The following information was contributed by Aaron Whitaker, a dentist in private practice, in response to a questionnaire circulated by The Washington Post. The material is intended to provide students with an idea of what working as a dentist might be like, and some steps students can take to prepare now for a career in that field.
Whitaker is a graduate of Coolidge High School and Howard University in the District of Columbia.
NATURE OF THE WORK:
"First I look at my schedule to see what kind of jobs I have to do that day, then I begin setting up for the patients, sterilizing equipment I'll need to use. I'll then look through my records at the patient's medical history, to assess the patient. The remainder of the day I'm involved in direct patient care. At the end of the day I do billing and other administrative work.
"I like the financial gains and being my own boss. I also like the fact that I meet a lot of people and have a chance to help them. However, on occasion I have to cause people pain to help them feel better later. I don't like that. I also don't like the long hours associated with my work."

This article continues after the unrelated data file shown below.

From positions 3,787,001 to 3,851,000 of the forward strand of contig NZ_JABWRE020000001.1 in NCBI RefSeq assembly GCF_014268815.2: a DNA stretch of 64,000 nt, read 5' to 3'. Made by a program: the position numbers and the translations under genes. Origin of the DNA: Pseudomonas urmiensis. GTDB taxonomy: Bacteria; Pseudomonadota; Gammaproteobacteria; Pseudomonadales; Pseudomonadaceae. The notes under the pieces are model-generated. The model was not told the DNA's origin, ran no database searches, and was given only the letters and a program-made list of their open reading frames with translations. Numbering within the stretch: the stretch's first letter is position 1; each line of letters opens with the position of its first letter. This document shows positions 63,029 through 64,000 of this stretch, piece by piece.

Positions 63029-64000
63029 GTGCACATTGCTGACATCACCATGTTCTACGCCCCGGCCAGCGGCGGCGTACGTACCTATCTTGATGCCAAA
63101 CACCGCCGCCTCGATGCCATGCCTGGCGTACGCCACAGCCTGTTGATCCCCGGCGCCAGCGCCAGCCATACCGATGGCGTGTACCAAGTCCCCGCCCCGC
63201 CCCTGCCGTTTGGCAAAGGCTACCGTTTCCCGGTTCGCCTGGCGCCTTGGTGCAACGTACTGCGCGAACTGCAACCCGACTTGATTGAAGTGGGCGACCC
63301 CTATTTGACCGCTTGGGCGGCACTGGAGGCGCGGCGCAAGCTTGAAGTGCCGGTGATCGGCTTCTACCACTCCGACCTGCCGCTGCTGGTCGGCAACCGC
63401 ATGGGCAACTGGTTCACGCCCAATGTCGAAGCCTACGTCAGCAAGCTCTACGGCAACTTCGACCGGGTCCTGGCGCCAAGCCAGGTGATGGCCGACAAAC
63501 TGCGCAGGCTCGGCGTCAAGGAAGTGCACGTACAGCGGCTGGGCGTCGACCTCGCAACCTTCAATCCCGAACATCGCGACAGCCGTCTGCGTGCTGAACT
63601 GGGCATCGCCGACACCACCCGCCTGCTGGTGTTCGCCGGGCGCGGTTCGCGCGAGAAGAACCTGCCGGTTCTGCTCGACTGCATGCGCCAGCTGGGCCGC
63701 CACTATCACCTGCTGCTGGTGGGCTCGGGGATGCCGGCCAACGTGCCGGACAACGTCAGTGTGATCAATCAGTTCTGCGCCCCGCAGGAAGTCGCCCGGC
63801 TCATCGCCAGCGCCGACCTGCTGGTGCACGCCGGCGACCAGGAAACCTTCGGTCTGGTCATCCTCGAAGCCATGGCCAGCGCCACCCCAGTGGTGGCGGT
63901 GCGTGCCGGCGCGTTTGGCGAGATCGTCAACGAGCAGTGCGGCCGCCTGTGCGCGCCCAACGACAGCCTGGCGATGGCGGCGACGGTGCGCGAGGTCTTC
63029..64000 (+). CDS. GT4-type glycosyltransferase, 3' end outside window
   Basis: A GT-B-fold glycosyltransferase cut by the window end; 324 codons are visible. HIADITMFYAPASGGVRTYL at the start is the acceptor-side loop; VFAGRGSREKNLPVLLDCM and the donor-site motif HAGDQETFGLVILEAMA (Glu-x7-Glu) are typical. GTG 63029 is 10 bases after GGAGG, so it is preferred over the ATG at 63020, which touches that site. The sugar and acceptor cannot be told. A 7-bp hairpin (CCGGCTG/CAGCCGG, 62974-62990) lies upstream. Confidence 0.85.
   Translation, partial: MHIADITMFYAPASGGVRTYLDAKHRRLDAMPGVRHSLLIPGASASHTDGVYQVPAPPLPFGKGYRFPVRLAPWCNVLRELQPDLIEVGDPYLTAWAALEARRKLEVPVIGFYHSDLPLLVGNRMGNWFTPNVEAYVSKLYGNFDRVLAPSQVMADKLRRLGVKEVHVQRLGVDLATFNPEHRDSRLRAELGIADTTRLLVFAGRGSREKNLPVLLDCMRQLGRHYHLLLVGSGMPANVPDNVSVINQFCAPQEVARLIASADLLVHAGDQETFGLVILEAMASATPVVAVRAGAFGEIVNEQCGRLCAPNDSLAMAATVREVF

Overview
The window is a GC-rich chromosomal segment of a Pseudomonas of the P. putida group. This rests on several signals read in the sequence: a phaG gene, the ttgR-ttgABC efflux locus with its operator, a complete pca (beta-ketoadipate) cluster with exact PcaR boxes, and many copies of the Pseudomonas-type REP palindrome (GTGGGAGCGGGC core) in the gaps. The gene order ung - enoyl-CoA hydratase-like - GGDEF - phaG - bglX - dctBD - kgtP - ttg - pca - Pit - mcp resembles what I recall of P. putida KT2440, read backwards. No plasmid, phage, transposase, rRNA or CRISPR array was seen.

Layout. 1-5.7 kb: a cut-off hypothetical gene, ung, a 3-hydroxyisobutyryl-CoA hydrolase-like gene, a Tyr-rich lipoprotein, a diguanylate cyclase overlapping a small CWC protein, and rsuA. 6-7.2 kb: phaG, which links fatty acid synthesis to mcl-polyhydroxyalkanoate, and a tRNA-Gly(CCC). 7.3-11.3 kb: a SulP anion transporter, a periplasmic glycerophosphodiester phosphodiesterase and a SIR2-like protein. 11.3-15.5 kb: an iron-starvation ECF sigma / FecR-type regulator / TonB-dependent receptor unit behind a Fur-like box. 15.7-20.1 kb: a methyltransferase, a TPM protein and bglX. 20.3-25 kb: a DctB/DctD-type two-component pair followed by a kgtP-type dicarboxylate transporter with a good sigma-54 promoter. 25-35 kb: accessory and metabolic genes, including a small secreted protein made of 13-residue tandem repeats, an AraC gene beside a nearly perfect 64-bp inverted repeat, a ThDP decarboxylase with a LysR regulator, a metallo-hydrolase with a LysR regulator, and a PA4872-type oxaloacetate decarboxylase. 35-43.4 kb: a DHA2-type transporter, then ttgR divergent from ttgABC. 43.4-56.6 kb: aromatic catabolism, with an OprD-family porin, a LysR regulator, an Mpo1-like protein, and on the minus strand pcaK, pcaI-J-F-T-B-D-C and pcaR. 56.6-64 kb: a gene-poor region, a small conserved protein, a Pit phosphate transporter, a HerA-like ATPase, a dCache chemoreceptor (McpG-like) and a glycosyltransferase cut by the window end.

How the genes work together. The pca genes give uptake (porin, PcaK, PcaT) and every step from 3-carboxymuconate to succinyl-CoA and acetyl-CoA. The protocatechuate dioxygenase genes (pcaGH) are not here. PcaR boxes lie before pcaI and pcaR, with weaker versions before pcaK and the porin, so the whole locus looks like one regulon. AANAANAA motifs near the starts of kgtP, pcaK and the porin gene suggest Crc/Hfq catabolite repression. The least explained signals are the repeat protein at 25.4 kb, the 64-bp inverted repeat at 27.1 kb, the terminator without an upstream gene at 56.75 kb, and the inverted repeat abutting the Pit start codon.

"Basic science courses such as biology, chemistry, and mathematics provide a foundation. I would recommend that students volunteer as dental assistants in different dental offices to get a good exposure to what a dentist does and to see if they really want to get involved.
There are two routes you can go. The conventional route is to enroll in an undergraduate school and major in a science-related field, then come out and apply for dental school. There is also the Bachelor of Science Program in which you can take two years of science courses as an undergraduate. Then, if you are accepted, you can go straight to dental school.
"After dental school, you can enroll in a program that will prepare you to to become a specialist or an oral surgeon."
MATCHING YOURSELF WITH THE WORK:
"You need to be organized, patient, and pay special attention to detail. You also need to be sensitive, caring, and self-motivated."